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J Pediatr Gastroenterol Nutr. 2019 Dec;69(6):682-689. doi: 10.1097/MPG.0000000000002479.

Symptom Burden and Quality of Life Over Time in Pediatric Eosinophilic Esophagitis.

Author information

1
National Jewish Health, Denver.
2
University of Colorado School of Medicine.
3
Children's Hospital Colorado, Gastrointestinal Eosinophilic Diseases Program, Aurora, CO.
4
Cincinnati Children's Hospital Medical Center, Cincinnati, OH.
5
Nemours Children's Hospital and University of Central Florida College of Medicine, Orlando, FL.
6
Rady Children's Hospital and University of California, San Diego, CA.
7
Children's Hospital of Philadelphia and Perelman School of Medicine at University of Pennsylvania, Philadelphia, PA.

Abstract

OBJECTIVE:

The aim of the study was to evaluate whether children with eosinophilic esophagitis (EoE) demonstrated an association between health-related quality of life (HRQoL) improvements and symptom reduction during 12 months of treatment; to examine age-related EoE discrete symptom presentation; and to describe residual symptom and HRQoL burden.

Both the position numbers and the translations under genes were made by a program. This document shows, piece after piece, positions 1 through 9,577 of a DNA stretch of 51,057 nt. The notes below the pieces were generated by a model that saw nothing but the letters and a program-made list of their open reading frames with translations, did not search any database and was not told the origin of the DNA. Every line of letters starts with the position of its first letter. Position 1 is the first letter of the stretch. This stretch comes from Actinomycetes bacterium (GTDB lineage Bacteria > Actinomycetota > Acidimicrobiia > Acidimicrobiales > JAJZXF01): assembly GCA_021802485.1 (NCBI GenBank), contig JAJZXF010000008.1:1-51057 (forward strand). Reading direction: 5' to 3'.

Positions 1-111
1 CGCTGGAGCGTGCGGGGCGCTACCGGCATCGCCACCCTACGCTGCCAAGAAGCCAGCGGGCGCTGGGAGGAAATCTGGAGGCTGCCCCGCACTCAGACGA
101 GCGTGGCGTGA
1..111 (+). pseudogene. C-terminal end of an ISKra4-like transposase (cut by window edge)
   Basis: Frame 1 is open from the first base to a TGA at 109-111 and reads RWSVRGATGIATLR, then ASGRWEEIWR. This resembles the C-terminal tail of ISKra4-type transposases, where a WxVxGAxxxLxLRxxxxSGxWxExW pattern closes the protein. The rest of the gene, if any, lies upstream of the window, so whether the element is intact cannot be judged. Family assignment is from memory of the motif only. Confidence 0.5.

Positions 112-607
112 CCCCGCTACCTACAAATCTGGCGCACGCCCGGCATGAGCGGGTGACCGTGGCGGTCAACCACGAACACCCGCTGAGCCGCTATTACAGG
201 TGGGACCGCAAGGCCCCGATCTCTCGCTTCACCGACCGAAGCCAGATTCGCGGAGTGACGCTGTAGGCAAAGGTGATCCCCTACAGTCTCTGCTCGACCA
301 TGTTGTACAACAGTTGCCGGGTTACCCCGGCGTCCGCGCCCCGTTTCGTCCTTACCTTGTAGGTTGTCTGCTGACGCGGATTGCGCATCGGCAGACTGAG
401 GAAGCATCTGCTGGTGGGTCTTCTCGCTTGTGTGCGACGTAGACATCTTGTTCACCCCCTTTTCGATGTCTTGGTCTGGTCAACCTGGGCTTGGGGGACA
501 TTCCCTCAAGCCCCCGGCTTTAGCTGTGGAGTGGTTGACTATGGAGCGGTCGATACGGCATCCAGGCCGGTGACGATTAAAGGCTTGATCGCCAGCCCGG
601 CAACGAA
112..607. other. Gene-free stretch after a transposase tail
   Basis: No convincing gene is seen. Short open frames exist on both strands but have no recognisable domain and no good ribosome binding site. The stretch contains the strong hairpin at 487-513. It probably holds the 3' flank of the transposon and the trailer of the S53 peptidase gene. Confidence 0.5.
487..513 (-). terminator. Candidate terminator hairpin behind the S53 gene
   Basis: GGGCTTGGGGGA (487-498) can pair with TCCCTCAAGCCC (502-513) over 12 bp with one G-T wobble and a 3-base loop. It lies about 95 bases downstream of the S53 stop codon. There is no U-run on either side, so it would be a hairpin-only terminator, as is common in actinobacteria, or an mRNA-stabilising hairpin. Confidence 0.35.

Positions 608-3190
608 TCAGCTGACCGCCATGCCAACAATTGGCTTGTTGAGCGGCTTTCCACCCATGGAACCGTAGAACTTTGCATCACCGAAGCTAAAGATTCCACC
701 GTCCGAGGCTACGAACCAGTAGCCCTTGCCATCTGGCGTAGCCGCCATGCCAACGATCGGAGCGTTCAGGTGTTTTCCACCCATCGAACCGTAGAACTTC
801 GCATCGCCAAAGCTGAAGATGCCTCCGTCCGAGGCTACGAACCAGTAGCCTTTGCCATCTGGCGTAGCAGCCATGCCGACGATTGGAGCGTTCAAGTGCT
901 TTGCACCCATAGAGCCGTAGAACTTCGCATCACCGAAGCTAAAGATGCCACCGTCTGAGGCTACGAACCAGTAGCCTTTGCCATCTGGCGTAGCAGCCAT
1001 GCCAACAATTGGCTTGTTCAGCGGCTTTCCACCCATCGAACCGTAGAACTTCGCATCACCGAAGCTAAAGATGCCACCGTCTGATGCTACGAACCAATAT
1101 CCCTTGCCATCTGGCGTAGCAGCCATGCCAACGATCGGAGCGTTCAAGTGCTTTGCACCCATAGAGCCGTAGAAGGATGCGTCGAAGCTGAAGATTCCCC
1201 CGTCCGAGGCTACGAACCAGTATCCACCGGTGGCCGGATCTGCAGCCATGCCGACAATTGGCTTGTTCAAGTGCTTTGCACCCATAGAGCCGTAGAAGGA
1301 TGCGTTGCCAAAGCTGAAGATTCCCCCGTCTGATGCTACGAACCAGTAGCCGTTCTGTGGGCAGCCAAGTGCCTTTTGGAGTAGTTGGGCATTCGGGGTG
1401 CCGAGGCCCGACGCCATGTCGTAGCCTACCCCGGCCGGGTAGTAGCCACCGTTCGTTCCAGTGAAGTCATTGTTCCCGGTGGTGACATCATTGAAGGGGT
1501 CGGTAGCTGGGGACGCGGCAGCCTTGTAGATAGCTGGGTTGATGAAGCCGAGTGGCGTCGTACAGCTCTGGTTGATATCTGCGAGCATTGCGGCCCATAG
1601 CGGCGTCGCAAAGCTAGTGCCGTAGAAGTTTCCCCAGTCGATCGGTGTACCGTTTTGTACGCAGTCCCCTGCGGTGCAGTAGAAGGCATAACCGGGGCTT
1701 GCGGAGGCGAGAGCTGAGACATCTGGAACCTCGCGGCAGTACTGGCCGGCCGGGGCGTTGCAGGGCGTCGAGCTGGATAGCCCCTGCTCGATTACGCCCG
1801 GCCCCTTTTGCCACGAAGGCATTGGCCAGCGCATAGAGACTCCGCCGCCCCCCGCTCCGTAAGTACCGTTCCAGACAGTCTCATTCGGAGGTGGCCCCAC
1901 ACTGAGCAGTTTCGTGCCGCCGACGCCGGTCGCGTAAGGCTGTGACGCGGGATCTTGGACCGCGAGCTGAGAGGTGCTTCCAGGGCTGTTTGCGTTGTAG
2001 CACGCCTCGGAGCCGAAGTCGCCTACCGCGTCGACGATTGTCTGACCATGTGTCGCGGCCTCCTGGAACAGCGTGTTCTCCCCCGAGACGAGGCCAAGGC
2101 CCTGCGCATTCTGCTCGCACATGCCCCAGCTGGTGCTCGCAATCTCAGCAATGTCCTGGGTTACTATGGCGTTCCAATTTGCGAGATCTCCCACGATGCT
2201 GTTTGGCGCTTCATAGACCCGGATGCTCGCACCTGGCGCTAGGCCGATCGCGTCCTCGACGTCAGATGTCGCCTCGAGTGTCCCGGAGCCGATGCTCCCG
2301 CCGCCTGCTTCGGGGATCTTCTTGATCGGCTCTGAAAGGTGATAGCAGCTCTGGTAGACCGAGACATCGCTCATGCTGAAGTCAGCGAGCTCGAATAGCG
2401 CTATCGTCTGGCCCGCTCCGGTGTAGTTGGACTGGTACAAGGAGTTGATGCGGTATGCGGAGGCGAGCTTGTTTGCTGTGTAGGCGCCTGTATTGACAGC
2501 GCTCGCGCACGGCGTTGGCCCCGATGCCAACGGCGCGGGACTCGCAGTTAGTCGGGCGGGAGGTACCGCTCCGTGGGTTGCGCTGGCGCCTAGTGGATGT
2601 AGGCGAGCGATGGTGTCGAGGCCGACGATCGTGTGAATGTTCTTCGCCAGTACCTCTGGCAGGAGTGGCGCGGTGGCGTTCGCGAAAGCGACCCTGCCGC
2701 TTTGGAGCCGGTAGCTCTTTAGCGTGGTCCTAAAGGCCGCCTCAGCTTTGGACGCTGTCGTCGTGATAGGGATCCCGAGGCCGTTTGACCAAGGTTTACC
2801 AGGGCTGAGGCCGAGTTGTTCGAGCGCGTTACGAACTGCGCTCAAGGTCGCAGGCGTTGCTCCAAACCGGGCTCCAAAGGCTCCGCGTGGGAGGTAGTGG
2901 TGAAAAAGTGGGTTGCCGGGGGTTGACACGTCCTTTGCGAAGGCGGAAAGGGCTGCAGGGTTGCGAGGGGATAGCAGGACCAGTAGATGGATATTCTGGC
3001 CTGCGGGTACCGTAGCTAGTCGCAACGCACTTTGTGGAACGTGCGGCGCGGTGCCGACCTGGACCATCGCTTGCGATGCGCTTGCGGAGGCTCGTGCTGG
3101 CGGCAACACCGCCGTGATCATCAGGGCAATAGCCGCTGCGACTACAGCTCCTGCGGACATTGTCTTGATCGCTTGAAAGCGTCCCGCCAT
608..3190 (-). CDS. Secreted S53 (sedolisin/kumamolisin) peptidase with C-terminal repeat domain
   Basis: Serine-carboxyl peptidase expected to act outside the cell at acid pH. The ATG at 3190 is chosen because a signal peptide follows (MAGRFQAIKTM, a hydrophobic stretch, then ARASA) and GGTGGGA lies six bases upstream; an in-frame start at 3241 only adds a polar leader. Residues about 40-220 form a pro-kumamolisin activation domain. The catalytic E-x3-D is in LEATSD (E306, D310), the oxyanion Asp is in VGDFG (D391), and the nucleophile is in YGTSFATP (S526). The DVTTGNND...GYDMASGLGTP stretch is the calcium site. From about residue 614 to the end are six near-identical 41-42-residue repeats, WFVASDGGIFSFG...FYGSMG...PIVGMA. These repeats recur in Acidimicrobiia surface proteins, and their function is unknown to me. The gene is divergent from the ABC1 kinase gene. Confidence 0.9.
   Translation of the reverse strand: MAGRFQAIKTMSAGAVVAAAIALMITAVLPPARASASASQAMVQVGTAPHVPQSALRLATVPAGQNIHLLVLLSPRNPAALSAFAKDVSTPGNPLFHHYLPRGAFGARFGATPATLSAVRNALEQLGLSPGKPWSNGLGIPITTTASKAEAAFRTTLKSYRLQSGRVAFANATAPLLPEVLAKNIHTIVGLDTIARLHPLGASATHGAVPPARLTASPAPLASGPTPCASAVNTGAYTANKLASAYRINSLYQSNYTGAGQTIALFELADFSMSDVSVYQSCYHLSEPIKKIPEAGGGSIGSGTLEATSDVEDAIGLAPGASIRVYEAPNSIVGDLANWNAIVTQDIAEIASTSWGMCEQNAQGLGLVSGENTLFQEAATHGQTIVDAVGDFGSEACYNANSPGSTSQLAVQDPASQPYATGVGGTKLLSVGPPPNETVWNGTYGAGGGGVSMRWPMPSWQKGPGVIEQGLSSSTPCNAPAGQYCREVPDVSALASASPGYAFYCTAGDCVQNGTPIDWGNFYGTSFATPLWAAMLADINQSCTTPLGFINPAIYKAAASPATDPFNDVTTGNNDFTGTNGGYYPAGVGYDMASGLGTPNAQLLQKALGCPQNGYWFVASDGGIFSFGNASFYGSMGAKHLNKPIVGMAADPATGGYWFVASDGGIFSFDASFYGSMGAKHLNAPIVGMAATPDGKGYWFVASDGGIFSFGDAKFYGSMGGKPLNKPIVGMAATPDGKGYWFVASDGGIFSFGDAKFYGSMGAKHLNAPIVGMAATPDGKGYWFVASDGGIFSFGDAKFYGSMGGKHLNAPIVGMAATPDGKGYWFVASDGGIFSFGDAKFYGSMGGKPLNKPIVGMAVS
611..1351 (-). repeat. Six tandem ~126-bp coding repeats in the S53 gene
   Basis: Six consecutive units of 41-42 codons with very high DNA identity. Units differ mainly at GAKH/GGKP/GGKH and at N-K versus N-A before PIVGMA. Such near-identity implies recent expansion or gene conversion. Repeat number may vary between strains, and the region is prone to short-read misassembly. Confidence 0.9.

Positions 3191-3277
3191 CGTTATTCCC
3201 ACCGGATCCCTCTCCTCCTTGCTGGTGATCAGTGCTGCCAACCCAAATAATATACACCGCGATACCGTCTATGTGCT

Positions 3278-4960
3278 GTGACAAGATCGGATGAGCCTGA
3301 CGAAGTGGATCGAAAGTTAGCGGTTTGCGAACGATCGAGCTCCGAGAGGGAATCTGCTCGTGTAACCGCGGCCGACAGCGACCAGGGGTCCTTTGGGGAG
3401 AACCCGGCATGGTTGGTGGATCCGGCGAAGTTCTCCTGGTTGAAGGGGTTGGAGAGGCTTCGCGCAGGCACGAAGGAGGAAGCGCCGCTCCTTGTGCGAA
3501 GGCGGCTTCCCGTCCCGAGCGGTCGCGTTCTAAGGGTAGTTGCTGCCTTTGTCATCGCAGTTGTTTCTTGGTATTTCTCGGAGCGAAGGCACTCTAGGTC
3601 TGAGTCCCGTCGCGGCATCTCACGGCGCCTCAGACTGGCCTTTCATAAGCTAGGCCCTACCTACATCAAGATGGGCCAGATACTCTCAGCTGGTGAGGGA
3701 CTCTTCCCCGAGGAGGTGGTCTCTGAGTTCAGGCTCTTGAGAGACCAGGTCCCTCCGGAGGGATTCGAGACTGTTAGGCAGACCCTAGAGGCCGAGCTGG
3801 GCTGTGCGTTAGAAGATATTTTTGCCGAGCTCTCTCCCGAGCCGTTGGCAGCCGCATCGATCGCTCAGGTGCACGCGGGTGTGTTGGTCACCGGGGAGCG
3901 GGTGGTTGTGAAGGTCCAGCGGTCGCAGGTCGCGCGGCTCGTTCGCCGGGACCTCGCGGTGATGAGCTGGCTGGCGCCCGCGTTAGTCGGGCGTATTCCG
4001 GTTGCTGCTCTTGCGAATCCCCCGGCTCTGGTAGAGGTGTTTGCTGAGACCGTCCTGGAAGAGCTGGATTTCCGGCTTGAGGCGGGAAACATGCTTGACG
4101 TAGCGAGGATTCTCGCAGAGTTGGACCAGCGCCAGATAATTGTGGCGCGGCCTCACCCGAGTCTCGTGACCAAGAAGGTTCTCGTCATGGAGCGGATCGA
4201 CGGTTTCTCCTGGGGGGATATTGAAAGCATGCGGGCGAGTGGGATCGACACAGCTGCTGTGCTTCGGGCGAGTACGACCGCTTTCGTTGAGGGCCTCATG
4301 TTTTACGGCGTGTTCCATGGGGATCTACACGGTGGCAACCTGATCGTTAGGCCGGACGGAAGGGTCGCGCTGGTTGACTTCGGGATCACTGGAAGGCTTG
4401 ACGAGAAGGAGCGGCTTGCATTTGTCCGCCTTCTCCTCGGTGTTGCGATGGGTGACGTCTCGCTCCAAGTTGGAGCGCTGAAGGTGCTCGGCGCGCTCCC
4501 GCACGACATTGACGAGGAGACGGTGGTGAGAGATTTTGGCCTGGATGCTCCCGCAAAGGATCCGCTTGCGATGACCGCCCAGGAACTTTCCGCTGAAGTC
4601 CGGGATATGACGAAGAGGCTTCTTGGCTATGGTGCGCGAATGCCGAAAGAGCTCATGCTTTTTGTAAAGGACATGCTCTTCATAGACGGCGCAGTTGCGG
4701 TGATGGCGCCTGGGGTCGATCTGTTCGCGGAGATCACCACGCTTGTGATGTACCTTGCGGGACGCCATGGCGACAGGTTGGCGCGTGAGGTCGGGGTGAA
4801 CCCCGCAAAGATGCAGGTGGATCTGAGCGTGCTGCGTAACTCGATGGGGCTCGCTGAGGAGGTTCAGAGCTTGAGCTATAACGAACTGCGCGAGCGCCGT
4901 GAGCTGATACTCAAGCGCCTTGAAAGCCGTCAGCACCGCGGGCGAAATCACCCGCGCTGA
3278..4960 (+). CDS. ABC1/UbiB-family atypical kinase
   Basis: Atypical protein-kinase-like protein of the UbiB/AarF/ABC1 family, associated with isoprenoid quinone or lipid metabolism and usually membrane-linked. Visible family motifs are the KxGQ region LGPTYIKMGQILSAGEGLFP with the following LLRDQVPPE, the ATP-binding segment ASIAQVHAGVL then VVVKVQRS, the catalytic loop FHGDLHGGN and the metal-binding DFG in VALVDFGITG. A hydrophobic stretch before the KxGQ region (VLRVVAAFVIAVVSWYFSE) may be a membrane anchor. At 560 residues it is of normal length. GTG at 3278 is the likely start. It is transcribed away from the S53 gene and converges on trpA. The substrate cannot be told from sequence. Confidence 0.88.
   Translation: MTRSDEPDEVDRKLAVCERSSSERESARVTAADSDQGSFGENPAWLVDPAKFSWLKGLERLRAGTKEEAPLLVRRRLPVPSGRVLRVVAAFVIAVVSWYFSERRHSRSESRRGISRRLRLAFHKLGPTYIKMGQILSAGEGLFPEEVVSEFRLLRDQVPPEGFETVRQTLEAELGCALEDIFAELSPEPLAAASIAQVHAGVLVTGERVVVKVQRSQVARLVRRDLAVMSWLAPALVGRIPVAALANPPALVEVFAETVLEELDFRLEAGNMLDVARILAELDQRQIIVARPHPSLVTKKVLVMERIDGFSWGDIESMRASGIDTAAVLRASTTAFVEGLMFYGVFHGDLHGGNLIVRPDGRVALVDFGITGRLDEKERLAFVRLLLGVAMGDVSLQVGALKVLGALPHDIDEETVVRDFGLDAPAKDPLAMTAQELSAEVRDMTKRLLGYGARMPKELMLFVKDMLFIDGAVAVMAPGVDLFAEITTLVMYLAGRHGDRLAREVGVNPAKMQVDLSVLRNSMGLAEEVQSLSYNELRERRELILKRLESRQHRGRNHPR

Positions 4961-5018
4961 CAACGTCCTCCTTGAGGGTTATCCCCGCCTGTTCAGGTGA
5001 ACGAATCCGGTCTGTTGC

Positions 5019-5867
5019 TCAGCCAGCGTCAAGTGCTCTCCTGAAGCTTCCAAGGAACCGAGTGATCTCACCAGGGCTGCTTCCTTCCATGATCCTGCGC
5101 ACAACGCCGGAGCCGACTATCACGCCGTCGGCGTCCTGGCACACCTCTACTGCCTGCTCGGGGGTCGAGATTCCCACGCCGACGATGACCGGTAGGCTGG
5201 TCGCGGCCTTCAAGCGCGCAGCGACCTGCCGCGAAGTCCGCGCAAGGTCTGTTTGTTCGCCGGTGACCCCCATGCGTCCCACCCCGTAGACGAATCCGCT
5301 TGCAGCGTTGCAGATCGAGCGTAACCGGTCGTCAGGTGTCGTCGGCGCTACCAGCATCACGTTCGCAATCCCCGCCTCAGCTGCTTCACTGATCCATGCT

METHODS:

Children ages 2 to 18 years with EoE were assessed at the onset of treatment and 12 months later at 4 tertiary care centers. Continuous measures of symptoms and symptom severity were based on 8 discrete EoE symptoms. HRQoL was measured with the Pediatric Quality of Life (PedsQL) parent-proxy (PR) report, child self-report (CR), and Family Impact Module. Mixed-effects modeling was used to test changes over time for symptom burden and child and family HRQoL.

RESULTS:

One hundred nine children were followed (ages 2-18 years, mean age 7.6 [4.6] years, 77% boys, 87% white). Baseline symptom number mean was 3.5 (standard deviation = 2.3, range 0-8) and symptom severity mean was 5.5 (standard deviation = 4.3, range 0-24). EoE symptom number and symptom severity decreased significantly over the 12 months (P = 0.013, P < 0.001, respectively). PedsQL PR Total, Physical, Psychosocial, and Family Impact scores all improved significantly (P = 0.001, 0.012, 0.012, 0.015, respectively) but PedsQL child self-report scores did not. Symptom reduction correlated with PR PedsQL improvement (P = 0.01). Few discrete symptoms completely remitted, but lowered severity ratings indicated clinically significant improvement.

CONCLUSIONS:

Year-long treatment in multidisciplinary tertiary centers reduced most symptoms and improved parent-reported HRQoL in children with EoE. The frequency of residual symptoms and persistently lower HRQoL, however, underscore the chronic nature of pediatric EoE.

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